[HNW] Applique documentation?
laren at webcon.net.au
Tue Aug 12 21:17:13 PDT 2003
At 11:16 PM 12/08/2003 -0400, you wrote:
>Chris Laning wrote:
> > Having volunteered to write an article about applique before 1600,
> > I'm unhappily finding that I'm coming up rather short when it comes
> > to both examples and information. I'm hoping I can pick other
> > people's brains <g>.
>Examples are easy:
>Wall hangings: Tristan hanging (Staniland); Hardwick Virtues (Levey)
>Canopies: Baldaquin or canopy from 15th century Sweden (Schuette, fig.
>190 and Staniland, fig. 35 (in color)). This can also be seen on-line at
>(2nd piece in 2nd row, I think 3rd in 1st row is also applique)
>16th century Italian, Isabella Stewart Gardner Museum (Cavallo, #91)
>Bed curtains: Scottish, 16th or 17th century, velvet on wool (Swain,
>plate 6a and 6b)
>Funeral palls: "Totenteppich" Funeral Pall, 2nd half of the 15th
>century (Schuette, fig. 304 and Clabburn, fig. 52)
>Pillows: Hardwick (Levey), V&A (King & Levey, plates 21-24)
>Bedcovers: Sweden, 15th century,
>(about halfway down)
>Heraldic bag (Staniland)
>Mameluke cover and heraldic pieces (Ellis)
>Schuette flower panel
>Clothing in Patterns of Fashion
>Gloves in Cleveland painting
> > I'm particularly concerned about techniques -- I know applique _was_
> > used as a decorative fabric technique, and I know some plausible
> > techniques that make it lots easier -- what I can't seem to find is
> > information about whether anything was done in period that was any
> > more sophisticated than plunking down cutouts of one fabric on
> > another and starting to sew.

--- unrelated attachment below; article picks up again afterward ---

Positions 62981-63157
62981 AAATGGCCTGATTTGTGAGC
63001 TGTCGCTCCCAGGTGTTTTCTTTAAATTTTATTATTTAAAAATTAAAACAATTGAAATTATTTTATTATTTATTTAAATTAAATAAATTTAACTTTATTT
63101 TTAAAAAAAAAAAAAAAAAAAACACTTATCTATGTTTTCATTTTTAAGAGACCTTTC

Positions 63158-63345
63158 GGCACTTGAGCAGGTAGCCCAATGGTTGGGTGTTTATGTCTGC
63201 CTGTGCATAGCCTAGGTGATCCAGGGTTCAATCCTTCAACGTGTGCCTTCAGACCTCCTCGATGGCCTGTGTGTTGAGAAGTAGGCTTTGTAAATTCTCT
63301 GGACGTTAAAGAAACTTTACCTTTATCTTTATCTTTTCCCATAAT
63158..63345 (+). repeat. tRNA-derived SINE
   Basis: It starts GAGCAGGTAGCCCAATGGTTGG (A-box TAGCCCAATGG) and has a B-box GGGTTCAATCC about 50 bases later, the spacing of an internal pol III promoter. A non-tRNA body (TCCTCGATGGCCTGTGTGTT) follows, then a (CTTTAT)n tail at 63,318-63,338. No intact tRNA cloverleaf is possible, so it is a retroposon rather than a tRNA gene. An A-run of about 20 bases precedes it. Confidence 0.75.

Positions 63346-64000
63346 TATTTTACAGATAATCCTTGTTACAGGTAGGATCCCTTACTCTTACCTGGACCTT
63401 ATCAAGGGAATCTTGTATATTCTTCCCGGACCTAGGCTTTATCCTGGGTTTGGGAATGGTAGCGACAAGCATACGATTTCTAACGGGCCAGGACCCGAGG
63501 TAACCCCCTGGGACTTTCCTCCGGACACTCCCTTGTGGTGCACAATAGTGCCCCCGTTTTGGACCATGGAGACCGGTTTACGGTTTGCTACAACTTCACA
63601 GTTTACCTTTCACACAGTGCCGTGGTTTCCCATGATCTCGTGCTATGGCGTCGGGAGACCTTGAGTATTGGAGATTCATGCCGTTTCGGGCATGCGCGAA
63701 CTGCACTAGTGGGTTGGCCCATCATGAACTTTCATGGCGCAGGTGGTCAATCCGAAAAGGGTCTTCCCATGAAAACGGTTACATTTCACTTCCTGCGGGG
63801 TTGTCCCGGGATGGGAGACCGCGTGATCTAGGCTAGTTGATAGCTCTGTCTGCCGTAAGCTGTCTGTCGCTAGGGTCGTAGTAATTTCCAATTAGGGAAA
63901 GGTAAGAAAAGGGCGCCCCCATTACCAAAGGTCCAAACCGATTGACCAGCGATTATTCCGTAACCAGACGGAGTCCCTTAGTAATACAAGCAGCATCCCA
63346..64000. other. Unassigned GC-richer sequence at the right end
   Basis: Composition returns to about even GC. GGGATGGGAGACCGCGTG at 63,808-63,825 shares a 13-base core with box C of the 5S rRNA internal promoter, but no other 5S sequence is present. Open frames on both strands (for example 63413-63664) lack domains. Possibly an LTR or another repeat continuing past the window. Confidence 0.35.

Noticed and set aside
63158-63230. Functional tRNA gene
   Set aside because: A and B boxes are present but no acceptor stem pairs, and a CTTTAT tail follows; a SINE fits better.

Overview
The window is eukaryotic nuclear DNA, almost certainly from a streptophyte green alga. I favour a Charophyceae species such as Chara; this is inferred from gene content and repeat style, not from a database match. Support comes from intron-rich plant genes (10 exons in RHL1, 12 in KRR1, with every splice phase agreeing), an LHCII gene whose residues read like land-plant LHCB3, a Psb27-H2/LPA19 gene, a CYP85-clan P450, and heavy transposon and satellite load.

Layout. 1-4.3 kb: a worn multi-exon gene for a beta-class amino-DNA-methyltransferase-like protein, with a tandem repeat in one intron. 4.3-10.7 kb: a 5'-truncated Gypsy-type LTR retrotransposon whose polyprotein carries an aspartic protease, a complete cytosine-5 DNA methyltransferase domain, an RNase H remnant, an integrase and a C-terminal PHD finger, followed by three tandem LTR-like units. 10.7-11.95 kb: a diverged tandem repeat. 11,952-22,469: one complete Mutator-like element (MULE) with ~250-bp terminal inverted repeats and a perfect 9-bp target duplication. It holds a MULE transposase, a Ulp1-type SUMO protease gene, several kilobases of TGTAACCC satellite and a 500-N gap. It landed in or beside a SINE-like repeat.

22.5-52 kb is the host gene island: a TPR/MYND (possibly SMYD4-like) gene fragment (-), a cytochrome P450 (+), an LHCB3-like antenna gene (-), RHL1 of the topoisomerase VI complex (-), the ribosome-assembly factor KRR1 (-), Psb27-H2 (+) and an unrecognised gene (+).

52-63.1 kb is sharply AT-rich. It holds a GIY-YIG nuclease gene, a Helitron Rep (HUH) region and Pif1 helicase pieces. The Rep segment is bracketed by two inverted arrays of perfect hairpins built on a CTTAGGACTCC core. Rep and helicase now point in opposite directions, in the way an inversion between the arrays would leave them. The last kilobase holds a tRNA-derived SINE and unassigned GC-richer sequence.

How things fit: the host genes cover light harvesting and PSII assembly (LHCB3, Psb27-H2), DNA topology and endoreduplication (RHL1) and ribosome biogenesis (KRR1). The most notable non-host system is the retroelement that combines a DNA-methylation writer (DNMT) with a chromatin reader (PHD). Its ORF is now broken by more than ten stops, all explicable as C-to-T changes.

>I've had the same problems, and questions about period techniques.
>According to Staniland (pp. 33-34), when wool was used there was no
>fraying because of the partial felting that occurs during fulling. More
>fragile fabrics such as silk brocades or velvets, used candle wax on the
>edges to prevent fraying.
>In the 17th century, some sort of paste was being used by professional
>embroiderers (Arthur, p. 22). She also mentions a paper backing, but
>this is for one of the seal bags with metal thread embroidery on a slip
>applied to velvet, and may not be typical of earlier applique.
>This is all I've been able to turn up, except some references in Queen
>Elizabeth's Wardrobe Unlocked to sizing needed for "cutwork", which I
>think in some cases may refer to applique. The only thought I've had for
>getting more information is to look at books about textile conservation
>which might be more likely to mention the hidden details of
>Arthur, Liz. Embroidery 1600-1700 at the Burrell Collection. London:
>John Murray (Publishers) Ltd, 1995.
>Cavallo, Adolph S. Textiles: Isabella Stewart Gardner Museum. Boston:
>Clabburn, Pamela. Masterpieces of Embroidery. Oxford: Phaidon Press
>Ellis, Marianne. Embroideries and Samplers from Islamic Egypt. Oxford:
>Ashmolean Museum, 2001.
>King, Donald and Levey, Santina. The Victoria & Albert Museum's Textile
>Collection: Embroidery in Britain from 1200 to 1750. New York: Canopy
>Levey, Santina. Elizabethan Treasures: The Hardwick Hall Textiles. New
>York: Harry N. Abrams, Inc., 1998.
>Schuette, Marie and Mueller-Christensen, Sigrid. A Pictorial History of
>Embroidery. New York: Praeger, 1964.
>Staniland, Kay. Medieval Craftsmen: Embroiderers. British Museum Press
>and University of Toronto Press, 1991.
>Swain, Margaret H. Historical Needlework: A Study of Influences in
>Scotland and Northern England. New York: Charles Scribner's Sons,
I am in the process of setting up a Medieval Embroidery Wiki. Would I be
able to use this post as a basis for a section on period applique? With
full credit to you, of course.
More information about the H-needlework